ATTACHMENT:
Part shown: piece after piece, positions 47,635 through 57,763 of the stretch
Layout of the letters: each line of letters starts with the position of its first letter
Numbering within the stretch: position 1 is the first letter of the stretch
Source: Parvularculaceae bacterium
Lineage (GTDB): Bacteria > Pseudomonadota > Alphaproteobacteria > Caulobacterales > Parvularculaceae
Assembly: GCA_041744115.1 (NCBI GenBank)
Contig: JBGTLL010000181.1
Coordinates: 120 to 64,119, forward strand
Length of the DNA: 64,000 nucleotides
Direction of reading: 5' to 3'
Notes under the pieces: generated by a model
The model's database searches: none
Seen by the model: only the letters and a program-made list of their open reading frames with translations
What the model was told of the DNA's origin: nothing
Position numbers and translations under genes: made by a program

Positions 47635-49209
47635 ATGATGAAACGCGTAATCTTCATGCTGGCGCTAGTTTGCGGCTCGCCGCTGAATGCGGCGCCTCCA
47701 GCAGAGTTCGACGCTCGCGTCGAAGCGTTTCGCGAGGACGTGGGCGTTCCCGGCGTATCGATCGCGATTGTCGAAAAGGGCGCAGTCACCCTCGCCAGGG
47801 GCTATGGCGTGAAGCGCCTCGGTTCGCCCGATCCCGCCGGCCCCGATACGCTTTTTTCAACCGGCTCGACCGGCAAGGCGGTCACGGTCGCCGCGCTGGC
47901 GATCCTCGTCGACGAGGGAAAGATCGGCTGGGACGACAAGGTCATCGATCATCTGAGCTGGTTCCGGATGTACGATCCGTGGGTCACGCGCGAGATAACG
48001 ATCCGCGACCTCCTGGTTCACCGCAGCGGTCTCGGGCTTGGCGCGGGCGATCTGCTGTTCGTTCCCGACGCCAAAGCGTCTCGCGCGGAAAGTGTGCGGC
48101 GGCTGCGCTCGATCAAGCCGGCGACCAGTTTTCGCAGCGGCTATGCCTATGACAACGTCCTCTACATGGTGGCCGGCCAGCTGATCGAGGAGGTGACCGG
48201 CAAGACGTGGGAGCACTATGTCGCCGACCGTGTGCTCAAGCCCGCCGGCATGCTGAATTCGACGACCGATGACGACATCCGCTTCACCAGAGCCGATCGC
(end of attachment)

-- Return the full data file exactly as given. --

Part shown: piece after piece, positions 47,635 through 57,763 of the stretch
Layout of the letters: each line of letters starts with the position of its first letter
Numbering within the stretch: position 1 is the first letter of the stretch
Source: Parvularculaceae bacterium
Lineage (GTDB): Bacteria > Pseudomonadota > Alphaproteobacteria > Caulobacterales > Parvularculaceae
Assembly: GCA_041744115.1 (NCBI GenBank)
Contig: JBGTLL010000181.1
Coordinates: 120 to 64,119, forward strand
Length of the DNA: 64,000 nucleotides
Direction of reading: 5' to 3'
Notes under the pieces: generated by a model
The model's database searches: none
Seen by the model: only the letters and a program-made list of their open reading frames with translations
What the model was told of the DNA's origin: nothing
Position numbers and translations under genes: made by a program

Positions 47635-49209
47635 ATGATGAAACGCGTAATCTTCATGCTGGCGCTAGTTTGCGGCTCGCCGCTGAATGCGGCGCCTCCA
47701 GCAGAGTTCGACGCTCGCGTCGAAGCGTTTCGCGAGGACGTGGGCGTTCCCGGCGTATCGATCGCGATTGTCGAAAAGGGCGCAGTCACCCTCGCCAGGG
47801 GCTATGGCGTGAAGCGCCTCGGTTCGCCCGATCCCGCCGGCCCCGATACGCTTTTTTCAACCGGCTCGACCGGCAAGGCGGTCACGGTCGCCGCGCTGGC
47901 GATCCTCGTCGACGAGGGAAAGATCGGCTGGGACGACAAGGTCATCGATCATCTGAGCTGGTTCCGGATGTACGATCCGTGGGTCACGCGCGAGATAACG
48001 ATCCGCGACCTCCTGGTTCACCGCAGCGGTCTCGGGCTTGGCGCGGGCGATCTGCTGTTCGTTCCCGACGCCAAAGCGTCTCGCGCGGAAAGTGTGCGGC
48101 GGCTGCGCTCGATCAAGCCGGCGACCAGTTTTCGCAGCGGCTATGCCTATGACAACGTCCTCTACATGGTGGCCGGCCAGCTGATCGAGGAGGTGACCGG
48201 CAAGACGTGGGAGCACTATGTCGCCGACCGTGTGCTCAAGCCCGCCGGCATGCTGAATTCGACGACCGATGACGACATCCGCTTCACCAGAGCCGATCGC